Engagement among Minority Patients in Collaborative Care Management for Depression

Research Article

Chronic Dis Int. 2015;2(1): 1014.

Engagement among Minority Patients in Collaborative Care Management for Depression

DeJesus RS1*, Njeru J1 and Angstman K2

1Division of Primary Care Internal Medicine, Department of Medicine, Mayo Clinic, USA

2Department of Family Medicine, Mayo Clinic, USA

*Corresponding author: DeJesus, R, Division of Primary Care Internal Medicine, Department of Medicine, Mayo Clinic, 200 First Street SW, Rochester, MN, USA

Received: February 12, 2015; Accepted: April 16, 2015; Published: April 17, 2015


The Collaborative Care Management (CCM) is an effective model for depression care and has been shown to mitigate disparity in treatment outcomes among minority. Engagement pattern among this group is less known. This retrospective study evaluated both enrollment and drop-out rates among minority patients in CCM at primary care sites of a Midwestern academic institution from March 2008 to December 2011 using the registry. Of the 765 eligible minority patients who were offered CCM, 49.9% enrolled; acceptance rate was not statistically significant when compared to non-minority patients (Caucasians). At six month, the drop-out rate among minority, defined as absence of care manager’s contact with patient for 2 months, was significantly higher than in Caucasians (p value=0.002). Both minority race and initial PHQ-9 scores were independent predictors to increased odds of dropping out from CCM. Hence, while CCM appear to mitigate disparity in outcomes and access to depression treatment among minority, treatment engagement in this population group remains a challenge as reflected by sub-optimal enrollment to the program and higher dropout rate.

Keywords: Depression; Collaborative care; Minority; Drop-out


Major depressive disorder is a prevalent illness affecting 5-13% of all adults but it is often under diagnosed and untreated [1,2]. The impact of depression is even greater among the minority population where there remains a disparity in access, management and treatment outcomes [3-5]. The Collaborative Care Management (CCM) in primary care has been shown to effectively achieve and sustain significant improvement in depression treatment outcomes across various population groups [6,7]; it may also mitigate depression care disparity among minority groups [2,8]. A recent analysis of CCM’s impact on minority population done by Angstman et al showed resolution of disparity in remission outcomes between minority and non-minority groups treated under this model [9].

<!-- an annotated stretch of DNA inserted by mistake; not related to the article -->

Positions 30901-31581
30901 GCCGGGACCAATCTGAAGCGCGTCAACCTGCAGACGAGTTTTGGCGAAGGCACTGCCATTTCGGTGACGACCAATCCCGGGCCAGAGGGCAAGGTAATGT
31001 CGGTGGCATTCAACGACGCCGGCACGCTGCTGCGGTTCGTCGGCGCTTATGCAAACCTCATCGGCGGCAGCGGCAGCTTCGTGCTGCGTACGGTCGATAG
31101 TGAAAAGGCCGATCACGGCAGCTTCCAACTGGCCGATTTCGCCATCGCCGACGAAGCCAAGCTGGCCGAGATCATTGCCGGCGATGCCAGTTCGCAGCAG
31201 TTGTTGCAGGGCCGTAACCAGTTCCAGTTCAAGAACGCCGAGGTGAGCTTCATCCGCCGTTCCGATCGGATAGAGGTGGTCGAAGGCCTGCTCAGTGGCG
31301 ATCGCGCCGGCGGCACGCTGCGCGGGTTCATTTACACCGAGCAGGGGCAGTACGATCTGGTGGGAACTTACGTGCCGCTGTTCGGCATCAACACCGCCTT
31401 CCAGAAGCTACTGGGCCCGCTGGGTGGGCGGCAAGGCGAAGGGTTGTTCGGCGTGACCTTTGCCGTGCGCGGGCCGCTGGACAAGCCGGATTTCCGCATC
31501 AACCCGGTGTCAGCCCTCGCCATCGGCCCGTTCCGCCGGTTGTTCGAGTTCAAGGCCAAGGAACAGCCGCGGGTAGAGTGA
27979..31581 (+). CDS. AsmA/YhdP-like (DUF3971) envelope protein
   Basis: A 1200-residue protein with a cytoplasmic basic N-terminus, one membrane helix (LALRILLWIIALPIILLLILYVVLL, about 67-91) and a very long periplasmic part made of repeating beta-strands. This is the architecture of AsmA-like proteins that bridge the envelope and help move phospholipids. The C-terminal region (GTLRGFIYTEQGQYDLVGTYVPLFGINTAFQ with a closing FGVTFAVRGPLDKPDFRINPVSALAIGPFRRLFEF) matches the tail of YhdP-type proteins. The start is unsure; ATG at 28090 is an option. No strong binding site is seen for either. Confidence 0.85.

Treatment adherence and engagement has continued to be a challenge in chronic disease management; as many as 60% of persons with chronic illness are poorly adherent to treatment [10]. Depression is no exception with low treatment engagement among patients being a persistent concern of primary care providers who usually initiate therapy. This is particularly challenging in underserved and minority populations who are more likely to miss clinic appointments and prematurely discontinue depression treatment [11]. Adherence to treatment has been correlated to improved outcomes [12]; in depression, this translates to remission. A review by Interian et al. on interventions that can potentially improve mental health treatment engagement among underserved racial-ethnic minority populations reported the collaborative care model to be most efficacious [13]. This retrospective study’s aims were (1) to evaluate enrollment rate to CCM among minority patients and (2) to determine and compare drop-out rates between minority and non-minority groups within CCM. We hypothesized that among those patients with depression who were

enrolled to CCM, there is no significant difference in the drop-out rates between minority and non-minority participants. CCM was adopted among primary care sites at an academic institution in Midwestern United States on March 2008.


Using the registry, records of patients eligible for CCM from March 2008 until December 2011 were reviewed. Details of the model had been described previously [14]; adults 18 years and older with a Patient Health Questionnaire-9 (PHQ-9) score of 10 or higher and a DSM-IV diagnosis of major depression (initial or recurrent) or dysthymia, were eligible for enrollment. Those with a diagnosis of bipolar disorder were excluded. For the purpose of this study, only patients who chose to self-identify their racial or ethnic status and who gave consent to participate in research were included. Enrollment rate to CCM among minority patients was tracked. Six month drop-out rates, defined as absence of care manager’s contact with patient for 2 months, were compared between Caucasian and minority (non-Caucasian) patients who were followed under CCM.

Data were analyzed using Chi-Square testing with Yates correction; Mann-Whitney test was used for age and PHQ-9 score as sample distribution did not follow the normal curve. Logistic regression modeling for six month odd of dropping out was performed while retaining all independent variables studied. Calculations were performed on MedCalc software (www.medcalc.org, version 12.7.7). The study was reviewed and approved by the institutional review board.


Of the 765 minority patients who met eligibility for enrollment to CCM, 49.9% (N=382) enrolled; the rest (N=383) stayed in UC. Majority of enrolled minority (69.6%) was female and mean age was 38.9 years. Enrollment rate to CCM among Caucasians was 47.7% (N=2967). The difference in enrollment rates between the two groups was not statistically significant (p value=0.07). However, the mean baseline PHQ-9 score in minority patients was significantly higher than Caucasians (Table 1).

Citation: DeJesus RS, Njeru J and Angstman K. Engagement among Minority Patients in Collaborative Care Management for Depression. Chronic Dis Int. 2015;2(1): 1014.